Fighting games are rising in popularity around the globe. However, a consistent barrier to new player entry has been the difficulty of the inputs. Rather than pressing a single button for attacks and moves, fighting games often require complex frame-perfect combinations of buttons to perform combos necessary to compete at even basic levels. Many new players find that learning these combos and button strings are not worth learning, and become disenchanted with fighting games early on. This problem also extends to players at the highest level, who may have difficulty consistently inputting the most powerful and optimal combos possible.
To help solve this problem, we created a project called TKButtons. With the modified controller (Betsy) and our program, you can record your combo ahead of time, and then playback during the game. The controller contains a PIC32 microcontroller and some circuity which allows the player to play the game through a arcade stick. When the player is ready, then the player can hit the record button. The PIC32 controller then keep tracks when each button and stick input were hit and the time that they were hit. To finish the recording, the player hits one of the playback buttons. To play the recording, the player just needs to hit either the left or right playback button. The PIC32 will then play through the button/stick inputs that were just recorded. The player can also cancel the recording and the playback whenever they want. In this project, we will be mostly explaining the controller in use with the game Guilty Gear. If you are unfamiliar with the game, we recommend you to check out the appendix which have guides and instruction to all the different moves that we are explaining on this website.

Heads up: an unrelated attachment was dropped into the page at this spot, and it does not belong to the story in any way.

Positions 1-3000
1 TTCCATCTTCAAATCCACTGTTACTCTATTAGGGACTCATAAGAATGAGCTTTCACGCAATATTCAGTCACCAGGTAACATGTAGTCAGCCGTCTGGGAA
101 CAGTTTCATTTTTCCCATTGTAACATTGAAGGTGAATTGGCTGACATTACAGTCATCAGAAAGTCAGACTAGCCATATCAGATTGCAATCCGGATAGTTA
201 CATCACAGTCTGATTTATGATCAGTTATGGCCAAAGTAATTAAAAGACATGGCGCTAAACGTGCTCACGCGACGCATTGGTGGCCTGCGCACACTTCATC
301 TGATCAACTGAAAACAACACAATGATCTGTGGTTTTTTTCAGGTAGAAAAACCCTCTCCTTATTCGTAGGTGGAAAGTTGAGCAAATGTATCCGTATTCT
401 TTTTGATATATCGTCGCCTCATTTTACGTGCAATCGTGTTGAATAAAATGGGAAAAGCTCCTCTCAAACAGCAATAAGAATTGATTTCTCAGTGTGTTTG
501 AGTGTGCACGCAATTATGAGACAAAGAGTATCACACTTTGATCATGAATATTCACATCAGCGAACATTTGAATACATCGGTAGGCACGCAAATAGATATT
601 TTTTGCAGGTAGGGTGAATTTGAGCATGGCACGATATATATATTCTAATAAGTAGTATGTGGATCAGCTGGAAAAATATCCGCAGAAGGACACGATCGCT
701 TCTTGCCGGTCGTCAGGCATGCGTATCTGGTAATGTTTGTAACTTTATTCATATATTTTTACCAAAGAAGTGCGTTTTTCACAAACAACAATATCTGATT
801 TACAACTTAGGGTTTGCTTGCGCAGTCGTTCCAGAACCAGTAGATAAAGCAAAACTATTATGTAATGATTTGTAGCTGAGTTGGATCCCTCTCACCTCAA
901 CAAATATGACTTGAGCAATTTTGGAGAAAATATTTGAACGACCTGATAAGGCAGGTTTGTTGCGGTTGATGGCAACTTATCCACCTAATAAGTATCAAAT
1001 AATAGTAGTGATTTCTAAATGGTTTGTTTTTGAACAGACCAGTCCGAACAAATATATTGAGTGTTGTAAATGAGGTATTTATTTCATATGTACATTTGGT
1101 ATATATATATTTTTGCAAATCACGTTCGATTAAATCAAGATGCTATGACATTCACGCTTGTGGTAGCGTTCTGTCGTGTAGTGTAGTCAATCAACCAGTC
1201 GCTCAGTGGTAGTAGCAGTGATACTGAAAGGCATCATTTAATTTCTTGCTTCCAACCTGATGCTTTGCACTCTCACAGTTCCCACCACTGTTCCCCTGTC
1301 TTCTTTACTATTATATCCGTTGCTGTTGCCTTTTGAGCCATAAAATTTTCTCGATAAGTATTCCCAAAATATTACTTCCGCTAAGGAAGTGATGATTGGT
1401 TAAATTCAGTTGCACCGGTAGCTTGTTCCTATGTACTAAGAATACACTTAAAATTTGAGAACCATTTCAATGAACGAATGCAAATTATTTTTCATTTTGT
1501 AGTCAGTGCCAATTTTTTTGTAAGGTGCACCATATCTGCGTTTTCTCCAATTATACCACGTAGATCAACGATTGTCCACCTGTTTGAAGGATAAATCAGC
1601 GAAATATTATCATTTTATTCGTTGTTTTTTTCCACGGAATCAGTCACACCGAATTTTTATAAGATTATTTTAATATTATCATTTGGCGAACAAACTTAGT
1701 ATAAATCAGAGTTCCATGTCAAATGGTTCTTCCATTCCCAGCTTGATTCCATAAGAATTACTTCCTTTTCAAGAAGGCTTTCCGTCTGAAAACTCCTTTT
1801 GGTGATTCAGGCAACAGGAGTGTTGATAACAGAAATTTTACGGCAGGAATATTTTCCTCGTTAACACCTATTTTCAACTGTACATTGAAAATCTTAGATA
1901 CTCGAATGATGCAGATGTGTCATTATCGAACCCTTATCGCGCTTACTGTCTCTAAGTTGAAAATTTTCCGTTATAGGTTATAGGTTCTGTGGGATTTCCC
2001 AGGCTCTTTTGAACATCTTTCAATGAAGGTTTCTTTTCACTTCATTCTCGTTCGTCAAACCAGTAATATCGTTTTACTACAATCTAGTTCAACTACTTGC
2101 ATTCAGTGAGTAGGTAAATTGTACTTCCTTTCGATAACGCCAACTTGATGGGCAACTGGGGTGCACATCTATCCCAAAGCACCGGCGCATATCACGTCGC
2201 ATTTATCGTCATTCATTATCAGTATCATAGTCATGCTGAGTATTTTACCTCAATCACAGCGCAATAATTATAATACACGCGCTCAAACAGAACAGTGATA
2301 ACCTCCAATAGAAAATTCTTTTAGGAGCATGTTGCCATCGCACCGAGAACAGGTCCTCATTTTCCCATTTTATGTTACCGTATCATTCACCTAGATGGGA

Take Tiger Knee Bomber (TKB) for example, the case study for this project. In the game Guilty Gear, the player controls Axl Low to do this combo. To do massive damage however, the player needs to loop TKB three times and then break the wall. This combo can do up to 60% of the opponent HP. However, the combo loop is know to be hard to pull off, which can lead to player when they mess up to be vulnerable to the opponent attack. With this project though, the player can easily record the TKB combo beforehand, and then just hit the playback button at the right timing.